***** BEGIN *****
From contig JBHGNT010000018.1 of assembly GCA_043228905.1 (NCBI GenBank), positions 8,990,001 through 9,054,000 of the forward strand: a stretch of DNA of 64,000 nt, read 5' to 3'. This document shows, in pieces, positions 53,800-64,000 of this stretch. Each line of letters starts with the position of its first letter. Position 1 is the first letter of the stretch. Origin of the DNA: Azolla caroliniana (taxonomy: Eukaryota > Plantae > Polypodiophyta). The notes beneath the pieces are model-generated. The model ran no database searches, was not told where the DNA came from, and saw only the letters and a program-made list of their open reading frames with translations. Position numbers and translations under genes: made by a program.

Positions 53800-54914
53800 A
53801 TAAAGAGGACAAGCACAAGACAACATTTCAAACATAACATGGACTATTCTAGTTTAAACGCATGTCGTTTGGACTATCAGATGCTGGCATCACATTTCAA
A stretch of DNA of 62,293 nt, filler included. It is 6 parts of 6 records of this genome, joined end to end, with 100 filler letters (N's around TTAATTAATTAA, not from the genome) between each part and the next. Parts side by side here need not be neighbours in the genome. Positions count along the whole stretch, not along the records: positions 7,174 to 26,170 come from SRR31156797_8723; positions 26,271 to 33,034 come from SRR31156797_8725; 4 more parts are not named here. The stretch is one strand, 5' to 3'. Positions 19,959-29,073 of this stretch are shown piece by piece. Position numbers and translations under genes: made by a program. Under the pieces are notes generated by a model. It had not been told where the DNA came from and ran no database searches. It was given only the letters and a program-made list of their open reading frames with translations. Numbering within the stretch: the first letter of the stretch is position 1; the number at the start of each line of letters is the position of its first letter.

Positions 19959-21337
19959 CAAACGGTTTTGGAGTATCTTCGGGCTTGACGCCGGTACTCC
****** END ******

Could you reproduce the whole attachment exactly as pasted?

From contig JBHGNT010000018.1 of assembly GCA_043228905.1 (NCBI GenBank), positions 8,990,001 through 9,054,000 of the forward strand: a stretch of DNA of 64,000 nt, read 5' to 3'. This document shows, in pieces, positions 53,800-64,000 of this stretch. Each line of letters starts with the position of its first letter. Position 1 is the first letter of the stretch. Origin of the DNA: Azolla caroliniana (taxonomy: Eukaryota > Plantae > Polypodiophyta). The notes beneath the pieces are model-generated. The model ran no database searches, was not told where the DNA came from, and saw only the letters and a program-made list of their open reading frames with translations. Position numbers and translations under genes: made by a program.

Positions 53800-54914
53800 A
53801 TAAAGAGGACAAGCACAAGACAACATTTCAAACATAACATGGACTATTCTAGTTTAAACGCATGTCGTTTGGACTATCAGATGCTGGCATCACATTTCAA
A stretch of DNA of 62,293 nt, filler included. It is 6 parts of 6 records of this genome, joined end to end, with 100 filler letters (N's around TTAATTAATTAA, not from the genome) between each part and the next. Parts side by side here need not be neighbours in the genome. Positions count along the whole stretch, not along the records: positions 7,174 to 26,170 come from SRR31156797_8723; positions 26,271 to 33,034 come from SRR31156797_8725; 4 more parts are not named here. The stretch is one strand, 5' to 3'. Positions 19,959-29,073 of this stretch are shown piece by piece. Position numbers and translations under genes: made by a program. Under the pieces are notes generated by a model. It had not been told where the DNA came from and ran no database searches. It was given only the letters and a program-made list of their open reading frames with translations. Numbering within the stretch: the first letter of the stretch is position 1; the number at the start of each line of letters is the position of its first letter.

Positions 19959-21337
19959 CAAACGGTTTTGGAGTATCTTCGGGCTTGACGCCGGTACTCC